When we talk about ethical leadership, there’s a tendency to think of this as the unique preserve of those in the ‘C suite’. And it’s certainly true that chief executives, chief financial officers and the like exert an enormous influence over their firm’s capacity to take ethics into account when making decisions. It is however also true that in many organisations, outwith of the occasional staff circular, the typical employee never sees or hears from their CEO or CFO. Such executives also spend far less time on average at their firm than the typical manager or employee. So how can ethical leadership really start to make a lasting difference then?
A good starting point is to recognise that ethical leadership needs to be shown not just by top executives, but by managers and supervisors as well. Important as the ‘big decisions’ are, the many ‘little decisions’ (but still decisions nevertheless!) count too, especially as they are often a lot more visible and immediate to the many employees watching. Anyone with responsibility for others needs to know what ethical leadership looks like and how to apply it. To ‘tone from the top’ needs to be added ‘tone from the middle’.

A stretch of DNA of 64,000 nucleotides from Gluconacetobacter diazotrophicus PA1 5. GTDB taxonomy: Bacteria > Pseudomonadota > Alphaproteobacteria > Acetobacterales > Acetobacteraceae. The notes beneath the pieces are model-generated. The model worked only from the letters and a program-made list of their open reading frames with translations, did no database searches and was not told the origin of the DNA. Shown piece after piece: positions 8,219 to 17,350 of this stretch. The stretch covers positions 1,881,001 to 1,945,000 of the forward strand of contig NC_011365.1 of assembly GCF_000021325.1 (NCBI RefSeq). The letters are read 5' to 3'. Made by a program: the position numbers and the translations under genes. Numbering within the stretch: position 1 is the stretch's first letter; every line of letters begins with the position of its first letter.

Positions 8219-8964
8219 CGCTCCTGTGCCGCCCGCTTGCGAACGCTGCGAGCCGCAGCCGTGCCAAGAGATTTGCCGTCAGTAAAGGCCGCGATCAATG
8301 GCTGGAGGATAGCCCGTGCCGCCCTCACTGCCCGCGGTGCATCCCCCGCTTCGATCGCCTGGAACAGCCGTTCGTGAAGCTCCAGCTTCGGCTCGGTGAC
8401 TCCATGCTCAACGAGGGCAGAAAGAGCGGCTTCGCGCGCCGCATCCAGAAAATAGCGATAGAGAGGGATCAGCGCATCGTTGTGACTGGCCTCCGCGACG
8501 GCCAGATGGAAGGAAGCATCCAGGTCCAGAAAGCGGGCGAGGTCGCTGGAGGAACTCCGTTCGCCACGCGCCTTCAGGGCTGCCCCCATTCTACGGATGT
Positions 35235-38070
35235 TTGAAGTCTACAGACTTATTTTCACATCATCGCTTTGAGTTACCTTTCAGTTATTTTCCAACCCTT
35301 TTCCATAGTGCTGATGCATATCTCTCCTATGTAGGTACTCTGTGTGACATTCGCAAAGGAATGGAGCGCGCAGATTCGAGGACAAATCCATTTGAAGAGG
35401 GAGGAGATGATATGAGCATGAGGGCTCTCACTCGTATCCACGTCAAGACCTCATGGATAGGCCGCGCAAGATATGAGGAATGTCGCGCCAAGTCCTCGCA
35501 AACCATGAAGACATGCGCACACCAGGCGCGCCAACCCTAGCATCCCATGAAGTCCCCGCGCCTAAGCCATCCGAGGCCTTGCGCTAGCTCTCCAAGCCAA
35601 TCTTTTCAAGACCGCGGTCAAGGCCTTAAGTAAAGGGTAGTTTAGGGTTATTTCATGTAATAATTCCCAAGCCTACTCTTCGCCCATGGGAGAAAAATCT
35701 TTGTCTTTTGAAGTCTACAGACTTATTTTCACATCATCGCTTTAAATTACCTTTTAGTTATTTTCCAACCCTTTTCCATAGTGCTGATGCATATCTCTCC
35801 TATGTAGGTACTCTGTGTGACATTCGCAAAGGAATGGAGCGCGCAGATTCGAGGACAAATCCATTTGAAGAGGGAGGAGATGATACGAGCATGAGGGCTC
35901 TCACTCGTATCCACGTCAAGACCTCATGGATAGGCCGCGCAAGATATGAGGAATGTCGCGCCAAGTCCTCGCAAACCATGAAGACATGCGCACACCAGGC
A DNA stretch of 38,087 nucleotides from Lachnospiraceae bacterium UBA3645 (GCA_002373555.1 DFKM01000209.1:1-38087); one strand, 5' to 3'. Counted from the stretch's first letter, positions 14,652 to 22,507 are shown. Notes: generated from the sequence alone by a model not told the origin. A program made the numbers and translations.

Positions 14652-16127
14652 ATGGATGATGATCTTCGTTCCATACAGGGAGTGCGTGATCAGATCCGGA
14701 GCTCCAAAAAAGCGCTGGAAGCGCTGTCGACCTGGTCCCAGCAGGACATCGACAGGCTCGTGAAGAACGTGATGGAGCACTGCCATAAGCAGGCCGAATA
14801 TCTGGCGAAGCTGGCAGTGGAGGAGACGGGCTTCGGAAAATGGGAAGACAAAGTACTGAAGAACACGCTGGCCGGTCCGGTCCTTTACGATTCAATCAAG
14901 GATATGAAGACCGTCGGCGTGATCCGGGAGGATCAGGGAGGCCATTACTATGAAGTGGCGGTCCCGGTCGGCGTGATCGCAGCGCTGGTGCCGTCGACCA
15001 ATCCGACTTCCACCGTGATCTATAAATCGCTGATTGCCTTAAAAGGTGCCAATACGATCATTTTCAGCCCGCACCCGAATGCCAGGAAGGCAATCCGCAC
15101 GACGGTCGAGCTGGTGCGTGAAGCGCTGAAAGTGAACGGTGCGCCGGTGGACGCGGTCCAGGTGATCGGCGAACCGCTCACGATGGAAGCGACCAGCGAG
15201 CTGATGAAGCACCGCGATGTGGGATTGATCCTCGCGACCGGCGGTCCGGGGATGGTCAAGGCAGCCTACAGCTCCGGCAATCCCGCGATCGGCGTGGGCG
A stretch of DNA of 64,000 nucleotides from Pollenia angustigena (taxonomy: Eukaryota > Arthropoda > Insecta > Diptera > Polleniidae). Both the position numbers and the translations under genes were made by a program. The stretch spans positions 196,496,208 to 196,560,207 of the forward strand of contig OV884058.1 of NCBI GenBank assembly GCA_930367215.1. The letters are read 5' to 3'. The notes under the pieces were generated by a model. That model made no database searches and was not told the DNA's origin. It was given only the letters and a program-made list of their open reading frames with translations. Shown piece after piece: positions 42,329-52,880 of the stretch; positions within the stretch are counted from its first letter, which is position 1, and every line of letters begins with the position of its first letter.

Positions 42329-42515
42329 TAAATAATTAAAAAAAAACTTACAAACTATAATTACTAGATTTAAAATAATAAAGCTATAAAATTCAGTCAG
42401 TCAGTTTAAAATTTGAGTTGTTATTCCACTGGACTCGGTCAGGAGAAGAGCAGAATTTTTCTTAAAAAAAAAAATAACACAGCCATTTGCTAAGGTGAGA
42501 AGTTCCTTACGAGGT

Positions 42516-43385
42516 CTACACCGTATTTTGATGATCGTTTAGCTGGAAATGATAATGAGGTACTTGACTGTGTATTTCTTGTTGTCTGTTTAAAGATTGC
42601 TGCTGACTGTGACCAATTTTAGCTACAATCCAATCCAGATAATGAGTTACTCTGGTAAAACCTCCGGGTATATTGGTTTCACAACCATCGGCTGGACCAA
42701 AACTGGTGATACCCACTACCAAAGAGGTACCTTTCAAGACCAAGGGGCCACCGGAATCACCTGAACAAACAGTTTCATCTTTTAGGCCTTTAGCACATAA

So, how do you enable all those in a position of responsibility for others to factor ethics into the decisions they take? Training helps of course, but it’s not enough. The magic ingredients are something that those in the C suite are in a unique position to deliver.
Firstly, top executives have to shape their organisation’s working environment (think of policies, processes and culture) so as to make it as straightforward as possible for those managers and supervisors to take ethics into account. It’s a responsibility akin to designing, building and maintaining the ethical architecture of their firm. And secondly, top executives need to set a clear and strong example of how to put ethical decision making into practice, especially around those tough decisions that all those middle managers are watching. In essence, they must act as enablers and as role models.
There’s a habit amongst the chief executives of some business sectors (and I’d count insurance amongst them) to assume that their personal commitment to honesty and integrity will be enough to fulfil their role as the ethical architects of their firm, as the role models for others to follow. This is invariably over-optimistic and probably responsible for some of the problems associated with those ‘warning signs’ outlined in this earlier blog post. Ethical leadership relies on particular knowledge and skills, to turn that personal commitment to ‘doing the right thing’ into qualities and capabilities to build a lasting and substantive ethical legacy within a firm.
What knowledge and skills then? More on that in the next post.